NOAA's Response and Restoration Blog

An inside look at the science of cleaning up and fixing the mess of marine pollution

Fishing for Energy: Where Old Fishing Gear Goes to Retire

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This is a post by the NOAA Marine Debris Program’s Anna Manyak.

Although consumer debris is the most commonly collected item during beach cleanups, below the water lies another form of debris that is equally prevalent and harmful: derelict fishing gear.  Defined as gear that has been lost or abandoned in the marine environment, derelict fishing gear poses a huge threat to marine organisms and the environment through impacts such as entanglements and ghost fishing.  It consists of any items used for recreational or commercial fishing activities, such as nets, pots, ropes, and fishing line.

Derelict stone crab pot in Florida

A derelict stone crab pot rests on the bottom of the ocean in waters off the Florida coast. (NOAA)

When the Marine Debris Program was established through the Marine Debris Research, Prevention, and Reduction Act of 2006, the program was charged with the “development of effective non-regulatory measures and incentives to cooperatively reduce the volume of lost and discarded fishing gear and to aid in its recovery.”  In essence, we needed to develop a program to keep fishing gear from becoming marine debris.  Enter the Fishing for Energy program.

Fishing for Energy is a partnership between Covanta Energy, the National Fish and Wildlife Foundation, the NOAA Marine Debris Program, and Schnitzer Steel, designed to provide a cost free disposal solution for derelict or otherwise unusable fishing gear to commercial fishermen across the nation.  The program gives fishermen a place to dispose of derelict gear they come across while on the water and eases the financial burden associated with the disposal of unusable fishing gear in landfills.  By placing bins at busy fishing ports, the program significantly increases the likelihood that derelict gear does not become marine debris.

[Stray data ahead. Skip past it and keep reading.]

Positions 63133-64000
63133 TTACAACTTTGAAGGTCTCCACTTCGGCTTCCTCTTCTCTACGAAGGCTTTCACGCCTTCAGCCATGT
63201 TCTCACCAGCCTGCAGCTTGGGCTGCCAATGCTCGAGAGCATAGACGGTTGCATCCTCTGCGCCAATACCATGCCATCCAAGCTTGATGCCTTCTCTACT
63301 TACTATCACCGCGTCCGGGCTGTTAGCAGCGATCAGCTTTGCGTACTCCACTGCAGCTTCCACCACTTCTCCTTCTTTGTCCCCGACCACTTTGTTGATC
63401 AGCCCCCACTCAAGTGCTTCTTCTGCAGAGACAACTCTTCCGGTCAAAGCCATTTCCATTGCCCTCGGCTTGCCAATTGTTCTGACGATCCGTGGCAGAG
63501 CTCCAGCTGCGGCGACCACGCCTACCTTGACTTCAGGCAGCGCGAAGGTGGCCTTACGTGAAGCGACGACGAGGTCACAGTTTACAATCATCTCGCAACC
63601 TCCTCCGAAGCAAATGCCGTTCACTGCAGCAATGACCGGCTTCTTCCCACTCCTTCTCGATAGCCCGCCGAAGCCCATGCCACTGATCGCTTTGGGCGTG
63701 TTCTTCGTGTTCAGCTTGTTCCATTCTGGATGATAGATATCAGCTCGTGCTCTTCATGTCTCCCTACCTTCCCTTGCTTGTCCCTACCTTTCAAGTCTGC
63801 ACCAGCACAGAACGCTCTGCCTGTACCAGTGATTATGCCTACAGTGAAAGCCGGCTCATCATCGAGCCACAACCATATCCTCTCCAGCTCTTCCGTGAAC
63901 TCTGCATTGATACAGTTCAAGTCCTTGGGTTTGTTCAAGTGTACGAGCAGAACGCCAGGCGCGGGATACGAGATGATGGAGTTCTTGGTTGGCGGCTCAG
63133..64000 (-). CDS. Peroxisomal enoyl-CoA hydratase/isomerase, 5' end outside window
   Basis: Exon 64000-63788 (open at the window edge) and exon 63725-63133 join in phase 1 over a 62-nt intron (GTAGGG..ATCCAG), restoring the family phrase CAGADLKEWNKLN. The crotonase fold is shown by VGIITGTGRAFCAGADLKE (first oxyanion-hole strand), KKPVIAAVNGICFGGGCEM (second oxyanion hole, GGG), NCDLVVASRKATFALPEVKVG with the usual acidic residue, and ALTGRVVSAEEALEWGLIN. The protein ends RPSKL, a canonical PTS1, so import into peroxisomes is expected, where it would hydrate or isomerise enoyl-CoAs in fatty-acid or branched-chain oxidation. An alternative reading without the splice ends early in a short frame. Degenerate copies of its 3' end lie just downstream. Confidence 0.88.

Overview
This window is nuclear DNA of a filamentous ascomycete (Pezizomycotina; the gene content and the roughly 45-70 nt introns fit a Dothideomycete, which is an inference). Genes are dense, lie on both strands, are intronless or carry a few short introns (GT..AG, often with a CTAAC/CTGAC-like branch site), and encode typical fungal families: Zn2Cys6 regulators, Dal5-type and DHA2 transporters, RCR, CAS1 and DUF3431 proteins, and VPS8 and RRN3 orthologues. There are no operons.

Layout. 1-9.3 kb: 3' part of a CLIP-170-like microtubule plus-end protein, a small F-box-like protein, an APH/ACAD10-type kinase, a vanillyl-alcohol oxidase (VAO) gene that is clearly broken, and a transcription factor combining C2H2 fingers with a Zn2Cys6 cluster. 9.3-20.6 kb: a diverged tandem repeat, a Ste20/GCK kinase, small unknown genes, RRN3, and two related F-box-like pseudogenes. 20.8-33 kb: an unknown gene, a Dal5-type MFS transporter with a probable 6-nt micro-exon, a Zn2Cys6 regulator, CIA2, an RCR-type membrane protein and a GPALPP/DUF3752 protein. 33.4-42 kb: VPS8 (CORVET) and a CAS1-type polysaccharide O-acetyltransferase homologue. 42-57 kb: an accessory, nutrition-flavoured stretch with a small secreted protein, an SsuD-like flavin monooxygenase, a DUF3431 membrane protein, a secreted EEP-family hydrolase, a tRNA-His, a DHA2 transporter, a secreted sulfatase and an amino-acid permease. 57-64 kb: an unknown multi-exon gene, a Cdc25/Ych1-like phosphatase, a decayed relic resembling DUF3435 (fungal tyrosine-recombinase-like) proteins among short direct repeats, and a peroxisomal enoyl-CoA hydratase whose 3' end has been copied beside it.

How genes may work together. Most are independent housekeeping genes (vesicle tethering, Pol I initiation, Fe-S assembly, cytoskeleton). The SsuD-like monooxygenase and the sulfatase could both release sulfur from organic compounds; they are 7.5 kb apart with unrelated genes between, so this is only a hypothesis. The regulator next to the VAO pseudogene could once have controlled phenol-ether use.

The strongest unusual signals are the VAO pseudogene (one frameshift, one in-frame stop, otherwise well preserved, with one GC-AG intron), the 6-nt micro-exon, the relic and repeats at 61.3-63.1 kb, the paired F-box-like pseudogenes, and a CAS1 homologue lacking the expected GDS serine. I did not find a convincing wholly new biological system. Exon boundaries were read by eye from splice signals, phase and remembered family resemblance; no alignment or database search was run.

Disposing of derelict fishing gear in a Fishing for Energy bin.

Disposing of derelict fishing gear in a Fishing for Energy bin. Photo courtesy of the National Fish and Wildlife Foundation.

How does Fishing for Energy work?  The partnership strategically places dumpsters at busy fishing ports around the country, where commercial fishermen can easily dispose of old, unusable fishing gear.

Full dumpsters of collected gear are then transported to local Schnitzer Steel facility, where metal gear is recycled and nets and pots are sheared for easier disposal.  From there, the gear is brought to the local Covanta Energy facility where gear, such as ropes and nets, are burned as a source of renewable energy to power local communities.

Today, Fishing for Energy is represented in 9 states and 31 ports across the country.  Since its establishment in 2008, about 750 tons of gear (nearly 1.5 million pounds!) have been prevented from becoming marine debris.

Interested in learning more?  Follow our Fishing for Energy blog series as we dive deeper into the issue of derelict fishing gear and the process of turning marine debris into energy.

Originally posted on the Marine Debris Blog.

Anna Manyak is Northeast Regional Coordinator and Knauss Fellow with the NOAA Marine Debris Program.

Author: Office of Response and Restoration

The National Ocean Service's Office of Response and Restoration (OR&R) provides scientific solutions for marine pollution. A part of the National Oceanic and Atmospheric Administration (NOAA), OR&R is a center of expertise in preparing for, evaluating, and responding to threats to coastal environments. These threats could be oil and chemical spills, releases from hazardous waste sites, or marine debris.

One thought on “Fishing for Energy: Where Old Fishing Gear Goes to Retire

  1. I absolutely love this idea. The other day I found a seagull with fishing hooks down his throat and the line wrapped around his body. I actually wrote a blog about it. I wish that all the states had this. It would be incredibly beneficial to the organisms and even ourselves.

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